More homes are starting to hit the market in San Francisco as the real estate industry appears to be headed on its annual ascent into high season.
As of Friday, there were 920 active units listed on the MLS for San Francisco, with 201 listed in the “coming soon” feature. By Monday, that number had grown to 1,113 active San Francisco listings with 165 listed as coming soon.
Vanguard Properties co-owner Frank Nolan told me that while the number wasn’t huge, it shows a healthy pipeline of business on its way.
“Most stagers and professionals related to preparing a home for the market are booked out for the next few weeks and into October and this means more inventory,” he said. “My guess is that what we will see are very typical big rises in inventory for the next four to six weeks, then as it starts to fade, demand will increase and the bottleneck race towards the holiday will happen quickly.”
San Francisco-based Green Couch Staging co-founder Jeff Schlarb agreed, telling me the home staging company was “very busy” at the moment.
The difference in the listing market now compared to this time in 2019 is very slim. Two years ago, when the market was still functioning on normal seasonality before the pandemic, there were 1,150 listings on the market — just a 3% difference from Monday’s MLS figures, San Francisco Association of Realtors President Marc Dickow told me.
“We are definitely seeing more new listings starting to come on this week,” he said. “I’m hopeful in the next few weeks we’ll continue to see an uptick.”
While new listings coming to market peaked last year in September, the total number of active units on the market reached its zenith in October at more that 1,800 units, according to data from Compass. In terms of prices, home values have also continued their upward trajectory in San Francisco, rising from a median sales price of $1,710,000 in 2020 to $1,900,000 in 2021.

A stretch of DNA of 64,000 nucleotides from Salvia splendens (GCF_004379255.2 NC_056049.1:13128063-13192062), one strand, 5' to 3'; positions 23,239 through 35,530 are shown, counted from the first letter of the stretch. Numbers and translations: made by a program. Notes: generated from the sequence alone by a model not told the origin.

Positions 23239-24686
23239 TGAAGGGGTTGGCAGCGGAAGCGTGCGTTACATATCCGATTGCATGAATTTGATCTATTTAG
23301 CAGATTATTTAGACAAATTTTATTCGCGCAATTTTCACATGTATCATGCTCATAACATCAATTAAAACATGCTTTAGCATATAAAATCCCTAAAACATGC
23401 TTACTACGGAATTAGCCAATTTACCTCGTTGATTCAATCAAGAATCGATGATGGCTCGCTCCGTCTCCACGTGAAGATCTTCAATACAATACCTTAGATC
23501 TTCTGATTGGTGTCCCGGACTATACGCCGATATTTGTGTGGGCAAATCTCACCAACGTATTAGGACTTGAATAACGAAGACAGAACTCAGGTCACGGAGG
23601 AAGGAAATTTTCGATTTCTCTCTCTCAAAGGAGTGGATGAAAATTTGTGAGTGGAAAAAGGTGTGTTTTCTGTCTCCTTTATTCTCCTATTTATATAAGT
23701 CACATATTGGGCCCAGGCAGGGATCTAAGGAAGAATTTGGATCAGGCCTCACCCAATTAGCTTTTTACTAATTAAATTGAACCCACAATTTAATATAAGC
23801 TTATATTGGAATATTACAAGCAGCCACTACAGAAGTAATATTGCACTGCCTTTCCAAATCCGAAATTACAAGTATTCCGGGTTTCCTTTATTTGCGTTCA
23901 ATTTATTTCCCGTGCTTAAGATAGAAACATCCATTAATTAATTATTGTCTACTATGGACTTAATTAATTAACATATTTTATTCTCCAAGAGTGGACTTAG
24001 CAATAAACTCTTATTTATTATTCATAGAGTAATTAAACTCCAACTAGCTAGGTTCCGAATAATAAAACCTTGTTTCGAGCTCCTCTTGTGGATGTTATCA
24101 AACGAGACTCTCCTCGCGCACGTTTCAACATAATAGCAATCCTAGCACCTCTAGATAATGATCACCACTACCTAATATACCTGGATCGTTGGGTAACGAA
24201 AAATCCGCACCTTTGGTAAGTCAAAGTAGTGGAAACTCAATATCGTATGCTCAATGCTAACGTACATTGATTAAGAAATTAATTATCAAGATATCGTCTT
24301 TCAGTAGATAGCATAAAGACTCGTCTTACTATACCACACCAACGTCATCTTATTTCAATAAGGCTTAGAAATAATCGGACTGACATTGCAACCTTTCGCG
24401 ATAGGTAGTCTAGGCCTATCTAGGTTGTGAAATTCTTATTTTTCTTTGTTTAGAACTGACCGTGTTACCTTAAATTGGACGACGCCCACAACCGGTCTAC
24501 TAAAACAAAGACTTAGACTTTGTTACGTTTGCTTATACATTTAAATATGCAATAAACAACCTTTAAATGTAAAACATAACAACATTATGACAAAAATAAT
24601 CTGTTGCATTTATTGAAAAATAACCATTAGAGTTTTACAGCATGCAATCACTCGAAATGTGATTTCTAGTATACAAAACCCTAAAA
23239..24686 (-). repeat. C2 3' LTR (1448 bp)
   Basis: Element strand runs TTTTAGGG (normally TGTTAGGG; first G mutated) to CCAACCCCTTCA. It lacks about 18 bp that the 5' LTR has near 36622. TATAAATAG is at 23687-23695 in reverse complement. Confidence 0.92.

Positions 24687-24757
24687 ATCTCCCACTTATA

Keller Williams agent Jennifer Rosdail told me she’s seen 434 new residential listings in the last seven days in San Francisco compared to 70 the week prior that and 71 the week before that. While some buyers are returning to the city now to hunt real estate, she predicted that the smaller downtown condos — previously useful for someone working full time from an office — are still going to take more time to fully recover, especially in light of several companies deciding to further delay their return-to-office plans.
“I haven’t see those pied-à-terres become valuable again,” she said. “They will be. I just think people are going to wait until there’s a true four-to-five-day per week return to work,” she said.
With regards to single-family homes, Rosdail said she noticed Sunnyside and Bernal Heights pick up since June, and while demand for housing continues to surge in the western half of the city, she predicted strong activity on those other neighborhoods. “I feel like competition on the eastern side of the city is really going to pick up,” she said.
Nolan’s advice to homebuyers was not to get too greedy with choices during the fall and expect the bump in listings to persist. “My recommendation to buyers is to jump at something that they see that they like even if they feel there is a lot of inventory coming out as it does not last for very long,” he said.
Since Labor Day, one of the most high-profile listings to hit the market in the city has been 3498 Jackson St., a Presidio Heights mansion that was once home to Hills Bros. Coffee Co. scion Herbert Gray Hills and his wife Winifred. The French eclectic style home was designed by renowned San Francisco architect F. Frederic Amandes in 1937 and includes an elevator, two third-level balconies, a rooftop deck and a private ground-level garden.